If you decide to join a homeowners’ association (HOA), you agree not only to comply with the rules set forth in the covenants, conditions, and restrictions (CC&Rs) document but also, to pay the fees the HOA charges. Fees typically cover services such as maintenance of common areas, landscaping, and other property maintenance responsibilities. If you are like most homeowners, you want to know if these fees are tax deductible. Unfortunately, as with most legal concerns, the answer is, “it depends.” Our Gilbert HOA property management services can help you determine whether or not your fees are tax deductible.
When You Live in Your HOA Year-Round
Unfortunately, if you live in your HOA year-round—meaning, it is your primary place of residence—your HOA fees are not tax deductible. Though many aspects of owning a home are tax deductible, including mortgage interest and property taxes, the HOA does not accept deductions for HOA fees, as the agency considers such fees an assessment by a private entity. Therefore, all the fees you pay towards your HOA, regardless of what they are used for, are yours alone to bear. Also, HOAs are nonprofit organizations which affect the tax exceptions and in this case, does not allow the assessments to be deductible.
When You Rent Out Your HOA Property
Circumstances change when you use your homeowners’ association property as a rental property. Because renting out a property is considered a “business” of sorts, and because business expenses may be deductible per the tax code. A portion of the HOA fees are deductible when a property is used primarily as a rental property. In these instances, the IRS considers the HOA fees to be a deductible cost of maintenance. However, you need to be careful when accruing fees for your HOA property, as some expenses, such as those related to assessments geared toward improving the property, are not deductible.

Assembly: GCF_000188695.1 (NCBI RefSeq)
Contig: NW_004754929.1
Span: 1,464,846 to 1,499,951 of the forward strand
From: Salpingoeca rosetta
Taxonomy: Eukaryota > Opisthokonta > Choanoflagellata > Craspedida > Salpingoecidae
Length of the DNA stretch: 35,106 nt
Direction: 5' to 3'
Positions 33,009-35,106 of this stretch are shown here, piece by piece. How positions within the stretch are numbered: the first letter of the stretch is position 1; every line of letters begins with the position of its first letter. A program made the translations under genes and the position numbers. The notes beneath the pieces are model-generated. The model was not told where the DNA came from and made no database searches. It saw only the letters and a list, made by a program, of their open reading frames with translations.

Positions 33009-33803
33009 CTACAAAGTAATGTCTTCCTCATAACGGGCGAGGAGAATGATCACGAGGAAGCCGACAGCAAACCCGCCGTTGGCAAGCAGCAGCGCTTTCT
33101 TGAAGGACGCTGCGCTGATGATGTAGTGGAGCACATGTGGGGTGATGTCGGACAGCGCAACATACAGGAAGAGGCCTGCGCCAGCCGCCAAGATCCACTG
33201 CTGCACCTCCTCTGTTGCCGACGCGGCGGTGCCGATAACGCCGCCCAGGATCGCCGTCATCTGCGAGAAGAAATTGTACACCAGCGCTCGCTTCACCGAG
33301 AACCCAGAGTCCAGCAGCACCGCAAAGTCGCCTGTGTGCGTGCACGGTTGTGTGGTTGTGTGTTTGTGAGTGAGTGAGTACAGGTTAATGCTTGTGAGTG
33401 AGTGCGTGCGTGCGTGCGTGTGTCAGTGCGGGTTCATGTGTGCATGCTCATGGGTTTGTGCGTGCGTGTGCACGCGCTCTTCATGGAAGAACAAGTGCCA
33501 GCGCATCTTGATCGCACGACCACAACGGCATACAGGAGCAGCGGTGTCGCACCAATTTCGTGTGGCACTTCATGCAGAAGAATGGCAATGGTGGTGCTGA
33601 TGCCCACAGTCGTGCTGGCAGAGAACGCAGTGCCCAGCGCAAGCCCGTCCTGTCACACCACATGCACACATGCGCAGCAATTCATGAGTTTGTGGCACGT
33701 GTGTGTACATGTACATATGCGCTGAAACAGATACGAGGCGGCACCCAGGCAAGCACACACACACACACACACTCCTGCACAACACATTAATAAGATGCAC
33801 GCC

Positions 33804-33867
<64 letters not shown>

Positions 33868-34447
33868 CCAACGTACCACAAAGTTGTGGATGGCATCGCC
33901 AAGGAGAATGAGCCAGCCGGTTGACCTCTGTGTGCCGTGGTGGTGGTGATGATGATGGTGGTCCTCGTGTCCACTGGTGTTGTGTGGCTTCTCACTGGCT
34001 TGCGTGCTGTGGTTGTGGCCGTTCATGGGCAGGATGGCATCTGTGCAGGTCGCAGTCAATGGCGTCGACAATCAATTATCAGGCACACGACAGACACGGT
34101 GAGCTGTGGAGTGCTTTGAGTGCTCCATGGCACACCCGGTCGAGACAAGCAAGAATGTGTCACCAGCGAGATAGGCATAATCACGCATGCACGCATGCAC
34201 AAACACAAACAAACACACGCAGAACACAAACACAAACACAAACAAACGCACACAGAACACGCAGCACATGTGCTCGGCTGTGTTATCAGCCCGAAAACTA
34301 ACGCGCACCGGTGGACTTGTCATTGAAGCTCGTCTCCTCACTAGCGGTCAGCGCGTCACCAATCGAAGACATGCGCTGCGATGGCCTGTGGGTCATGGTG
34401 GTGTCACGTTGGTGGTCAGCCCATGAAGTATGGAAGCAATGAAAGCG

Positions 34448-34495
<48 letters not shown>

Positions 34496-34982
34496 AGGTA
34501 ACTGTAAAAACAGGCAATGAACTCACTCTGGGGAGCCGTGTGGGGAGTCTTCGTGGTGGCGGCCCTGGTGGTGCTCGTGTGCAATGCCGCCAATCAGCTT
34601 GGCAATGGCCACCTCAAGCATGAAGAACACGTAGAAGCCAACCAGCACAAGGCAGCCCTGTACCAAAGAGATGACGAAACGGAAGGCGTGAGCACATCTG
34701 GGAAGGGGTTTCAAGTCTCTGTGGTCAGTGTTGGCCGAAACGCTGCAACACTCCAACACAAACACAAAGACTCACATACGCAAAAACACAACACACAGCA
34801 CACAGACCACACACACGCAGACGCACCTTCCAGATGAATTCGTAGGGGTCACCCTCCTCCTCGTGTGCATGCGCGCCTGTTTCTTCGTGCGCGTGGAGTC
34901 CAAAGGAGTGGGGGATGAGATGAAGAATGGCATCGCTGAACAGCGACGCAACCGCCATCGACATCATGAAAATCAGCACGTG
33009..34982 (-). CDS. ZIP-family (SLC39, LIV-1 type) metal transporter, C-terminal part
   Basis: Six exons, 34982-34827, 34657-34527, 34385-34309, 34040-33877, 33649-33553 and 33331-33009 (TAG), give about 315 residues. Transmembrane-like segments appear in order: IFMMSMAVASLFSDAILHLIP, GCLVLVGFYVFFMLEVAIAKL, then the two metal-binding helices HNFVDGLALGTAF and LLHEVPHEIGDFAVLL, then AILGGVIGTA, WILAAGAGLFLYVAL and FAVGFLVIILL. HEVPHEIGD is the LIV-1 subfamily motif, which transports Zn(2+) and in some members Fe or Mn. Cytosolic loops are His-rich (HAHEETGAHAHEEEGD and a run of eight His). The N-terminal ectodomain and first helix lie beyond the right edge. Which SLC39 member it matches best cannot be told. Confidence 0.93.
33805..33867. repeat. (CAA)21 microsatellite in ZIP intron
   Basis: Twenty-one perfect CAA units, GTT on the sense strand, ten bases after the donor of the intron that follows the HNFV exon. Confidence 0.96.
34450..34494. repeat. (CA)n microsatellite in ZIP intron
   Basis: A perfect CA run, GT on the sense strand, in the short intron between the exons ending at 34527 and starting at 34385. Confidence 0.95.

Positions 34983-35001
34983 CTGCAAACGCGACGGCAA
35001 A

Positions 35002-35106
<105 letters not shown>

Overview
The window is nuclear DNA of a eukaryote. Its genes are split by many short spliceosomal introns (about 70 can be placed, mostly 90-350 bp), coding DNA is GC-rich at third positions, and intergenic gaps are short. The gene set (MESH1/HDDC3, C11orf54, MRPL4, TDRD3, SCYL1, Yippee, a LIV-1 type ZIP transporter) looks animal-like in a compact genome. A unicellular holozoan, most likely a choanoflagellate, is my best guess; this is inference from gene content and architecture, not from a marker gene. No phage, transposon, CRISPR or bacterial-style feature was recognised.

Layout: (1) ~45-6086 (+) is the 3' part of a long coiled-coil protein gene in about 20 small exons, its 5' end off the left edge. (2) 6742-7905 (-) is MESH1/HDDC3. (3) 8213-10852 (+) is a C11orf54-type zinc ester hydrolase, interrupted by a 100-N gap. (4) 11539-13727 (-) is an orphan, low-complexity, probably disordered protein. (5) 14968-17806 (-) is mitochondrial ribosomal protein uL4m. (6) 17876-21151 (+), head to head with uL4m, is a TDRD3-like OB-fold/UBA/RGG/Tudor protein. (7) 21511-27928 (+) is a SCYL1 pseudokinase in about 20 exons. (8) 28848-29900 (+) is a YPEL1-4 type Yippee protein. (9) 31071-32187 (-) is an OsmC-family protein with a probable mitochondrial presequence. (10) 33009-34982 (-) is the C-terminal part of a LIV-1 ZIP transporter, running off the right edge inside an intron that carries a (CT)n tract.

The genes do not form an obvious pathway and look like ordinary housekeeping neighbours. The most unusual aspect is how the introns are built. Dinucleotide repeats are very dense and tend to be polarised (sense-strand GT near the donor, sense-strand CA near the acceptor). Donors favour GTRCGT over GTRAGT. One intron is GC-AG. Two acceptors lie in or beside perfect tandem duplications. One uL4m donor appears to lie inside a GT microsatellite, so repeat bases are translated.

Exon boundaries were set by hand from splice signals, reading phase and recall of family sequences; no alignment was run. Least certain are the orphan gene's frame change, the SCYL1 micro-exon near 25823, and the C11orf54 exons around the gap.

When You Rent Out Your Property Part-Time
If you purchase a part-time home for, say, a winter or summer destination, and then you rent out your property for part of the year, things become more complicated. HOA fees, in these instances, are still sometimes partially deductible, but only for the time when the property was used as a rental. This is the same method that the IRS uses to determine how much of the cost to maintain a person’s home-office is tax deductible.
Learn More About Your Tax Obligations and Possible Deductions
If you are considering buying a home in a community run by a homeowners’ association, it is important that you understand the full implications of doing so. While HOA fees are often worth the cost (after all, they cover the cost of community maintenance, lawn care, trash services, and more), if you hope to deduct those costs, you need to know under which circumstances fees are deductible and under which they are not. Contact City Property Management today to learn more.